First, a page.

It is subjectivity - also known as purpose - not mathematical accuracy, that necessarily lies at the heart of cartography. When you look at a map, first find out its intended purpose and then look at the cartographer's bias. This is often difficult to detect, because we generally share the map-maker's scale of values - we agree on what is important. But when a map is created by a nonconformist, the subjectivity of the accepted view often becomes apparent. Compare the crusading world map produced for Unesco with a conventional Mercator projection world map. The first utilises the Peters projection, which shows the true proportions of the land masses, in the process demonstrating the actual size of the countries in the developing world, but distorts their shape. The other exaggerates the sizes of Europe and North America, but shows the true shapes of the land masses. Neither projection is true, given the impossibility of truthfully depicting the total reality of the ball that is the earth on a flat piece of paper. The map-makers chose the projection that most effectively meets their purpose - or appears to "prove" their argument.

Subjectivity also enables old maps to provide unique insights into the mentalities of ages past. Take the example of one of the best-known early images of London, produced by Georg Braun and Franz Hogenberg in Frankfurt in 1572. It presents an attractive image, combining a measured ground plan with views of the principal buildings. For these reasons, it has frequently been reproduced in coffee-table books. Yet take a look at the image as a whole. It gives no hint of the reality of the grotesque overcrowding and sickness that, we know from other sources, prevailed in Tudor London. Why are none of the halls of the livery companies named, while several aristocratic town houses are? Why is the royal barge shown at the mathematical centre of the map on a Thames that is grossly inflated in size? Above all, why do the text panels talk about London's dependence on trade for its wealth and on the virtues of the Hanseatic League, a loose but powerful confederation of northern German trading cities, whose London headquarters, the Steelyard, is named in small capitals? The map is, in fact, a piece of Hanseatic propaganda. It is intended to depict a city made prosperous by a seaborne trade fostered by the merchants of the Hansa, a city ruled by queen and ministers rather than by English merchants through the livery companies.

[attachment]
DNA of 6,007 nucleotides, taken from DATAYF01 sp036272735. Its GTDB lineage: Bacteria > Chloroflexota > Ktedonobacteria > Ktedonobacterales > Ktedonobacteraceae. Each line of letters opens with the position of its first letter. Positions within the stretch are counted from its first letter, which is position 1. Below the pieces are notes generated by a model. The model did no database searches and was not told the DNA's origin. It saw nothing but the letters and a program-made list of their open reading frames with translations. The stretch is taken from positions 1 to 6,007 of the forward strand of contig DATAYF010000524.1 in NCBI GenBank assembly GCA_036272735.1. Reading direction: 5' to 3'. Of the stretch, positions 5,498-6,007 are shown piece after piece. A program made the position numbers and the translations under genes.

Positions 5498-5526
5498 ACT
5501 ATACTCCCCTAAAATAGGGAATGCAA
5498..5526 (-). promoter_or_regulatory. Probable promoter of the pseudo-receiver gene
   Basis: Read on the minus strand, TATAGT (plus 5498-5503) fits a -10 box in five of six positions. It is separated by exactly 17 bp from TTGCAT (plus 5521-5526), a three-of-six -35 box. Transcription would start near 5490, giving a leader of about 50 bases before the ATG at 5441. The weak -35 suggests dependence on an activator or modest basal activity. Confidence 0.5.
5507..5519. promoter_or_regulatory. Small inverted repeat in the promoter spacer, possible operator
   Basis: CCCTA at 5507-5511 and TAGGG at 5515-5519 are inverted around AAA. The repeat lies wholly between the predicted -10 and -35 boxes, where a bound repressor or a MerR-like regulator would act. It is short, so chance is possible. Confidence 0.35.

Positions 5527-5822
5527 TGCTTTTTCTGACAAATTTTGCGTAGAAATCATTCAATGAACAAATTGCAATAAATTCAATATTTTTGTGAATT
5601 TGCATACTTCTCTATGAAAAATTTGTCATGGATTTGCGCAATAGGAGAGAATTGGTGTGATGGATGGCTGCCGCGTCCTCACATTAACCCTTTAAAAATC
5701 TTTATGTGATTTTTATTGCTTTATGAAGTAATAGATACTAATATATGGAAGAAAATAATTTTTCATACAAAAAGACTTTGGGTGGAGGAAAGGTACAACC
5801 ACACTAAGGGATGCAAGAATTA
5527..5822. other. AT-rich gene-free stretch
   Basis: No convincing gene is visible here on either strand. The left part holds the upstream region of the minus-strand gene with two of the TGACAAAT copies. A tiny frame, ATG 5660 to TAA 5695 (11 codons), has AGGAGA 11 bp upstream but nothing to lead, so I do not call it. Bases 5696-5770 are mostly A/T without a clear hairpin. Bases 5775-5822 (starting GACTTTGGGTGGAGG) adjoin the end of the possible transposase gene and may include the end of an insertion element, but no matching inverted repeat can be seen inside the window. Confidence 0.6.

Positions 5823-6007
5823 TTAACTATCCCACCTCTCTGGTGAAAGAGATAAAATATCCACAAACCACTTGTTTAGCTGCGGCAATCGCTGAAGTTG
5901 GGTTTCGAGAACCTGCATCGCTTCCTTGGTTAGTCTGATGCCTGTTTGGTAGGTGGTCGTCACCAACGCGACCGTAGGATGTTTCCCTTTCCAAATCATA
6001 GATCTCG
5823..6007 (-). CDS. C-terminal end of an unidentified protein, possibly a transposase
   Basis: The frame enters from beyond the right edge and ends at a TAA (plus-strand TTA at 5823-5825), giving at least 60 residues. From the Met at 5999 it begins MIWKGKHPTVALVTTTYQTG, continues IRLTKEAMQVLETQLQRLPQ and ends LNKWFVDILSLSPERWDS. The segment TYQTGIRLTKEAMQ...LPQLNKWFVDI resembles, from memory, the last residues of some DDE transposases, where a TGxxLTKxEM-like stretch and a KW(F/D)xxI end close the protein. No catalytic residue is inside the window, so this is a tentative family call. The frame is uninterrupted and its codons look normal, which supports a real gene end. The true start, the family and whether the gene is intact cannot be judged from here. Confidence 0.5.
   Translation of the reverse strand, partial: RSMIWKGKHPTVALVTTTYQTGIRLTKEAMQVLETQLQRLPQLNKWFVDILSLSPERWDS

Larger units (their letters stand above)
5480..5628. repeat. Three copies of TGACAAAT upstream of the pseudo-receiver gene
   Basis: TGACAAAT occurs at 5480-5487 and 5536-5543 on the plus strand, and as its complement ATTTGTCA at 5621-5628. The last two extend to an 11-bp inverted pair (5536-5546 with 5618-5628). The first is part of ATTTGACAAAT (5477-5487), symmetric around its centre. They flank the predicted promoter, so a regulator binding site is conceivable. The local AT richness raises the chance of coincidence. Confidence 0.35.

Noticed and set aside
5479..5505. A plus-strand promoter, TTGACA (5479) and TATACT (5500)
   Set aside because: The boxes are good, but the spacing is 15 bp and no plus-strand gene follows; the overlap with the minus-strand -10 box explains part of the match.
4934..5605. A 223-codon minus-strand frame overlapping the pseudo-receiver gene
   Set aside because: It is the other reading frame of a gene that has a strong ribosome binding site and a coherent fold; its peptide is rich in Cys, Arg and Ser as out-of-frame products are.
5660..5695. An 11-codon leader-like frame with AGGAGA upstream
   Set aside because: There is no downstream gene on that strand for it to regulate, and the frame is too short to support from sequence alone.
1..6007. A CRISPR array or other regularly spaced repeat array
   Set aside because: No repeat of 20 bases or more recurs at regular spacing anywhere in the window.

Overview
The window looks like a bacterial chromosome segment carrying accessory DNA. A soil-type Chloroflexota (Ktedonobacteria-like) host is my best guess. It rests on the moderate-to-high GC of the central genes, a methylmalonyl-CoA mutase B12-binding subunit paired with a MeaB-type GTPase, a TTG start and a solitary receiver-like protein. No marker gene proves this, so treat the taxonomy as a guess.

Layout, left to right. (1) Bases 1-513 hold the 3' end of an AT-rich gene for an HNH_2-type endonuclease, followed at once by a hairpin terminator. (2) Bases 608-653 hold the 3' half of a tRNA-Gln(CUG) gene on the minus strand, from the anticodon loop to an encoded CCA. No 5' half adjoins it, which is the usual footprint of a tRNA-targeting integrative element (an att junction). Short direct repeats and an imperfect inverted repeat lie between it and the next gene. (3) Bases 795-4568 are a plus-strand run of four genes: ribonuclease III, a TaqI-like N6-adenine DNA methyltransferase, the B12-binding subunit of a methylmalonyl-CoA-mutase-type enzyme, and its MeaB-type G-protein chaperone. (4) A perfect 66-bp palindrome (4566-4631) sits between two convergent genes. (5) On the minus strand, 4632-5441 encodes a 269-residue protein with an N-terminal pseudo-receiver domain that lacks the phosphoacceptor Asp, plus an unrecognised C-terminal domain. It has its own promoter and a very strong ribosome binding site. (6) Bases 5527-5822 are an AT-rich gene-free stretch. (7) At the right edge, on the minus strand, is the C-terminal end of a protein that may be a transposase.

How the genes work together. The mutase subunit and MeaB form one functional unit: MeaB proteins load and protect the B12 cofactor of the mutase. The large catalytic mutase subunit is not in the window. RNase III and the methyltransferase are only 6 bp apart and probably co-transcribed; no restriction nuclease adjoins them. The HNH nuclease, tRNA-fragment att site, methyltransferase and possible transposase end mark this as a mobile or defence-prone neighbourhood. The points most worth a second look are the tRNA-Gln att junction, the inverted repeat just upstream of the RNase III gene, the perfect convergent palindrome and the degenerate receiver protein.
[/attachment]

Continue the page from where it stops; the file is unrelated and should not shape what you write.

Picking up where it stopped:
The original map was probably created by the merchants of the Steelyard at a time when they were struggling to restore the extensive privileges of which they had recently been stripped, largely because of the opposition of the English merchants. It is only in this context that its veracity can properly be judged. There are alternative and very different-looking maps of the same city that could have been drawn at the same time, such as plans of the overcrowded dwellings created by Ralph Treswell for landlords keen to maximise their income from rents.

Set against this variety of images, objective, photographic truth, even if attainable, seems dull - and far from useful.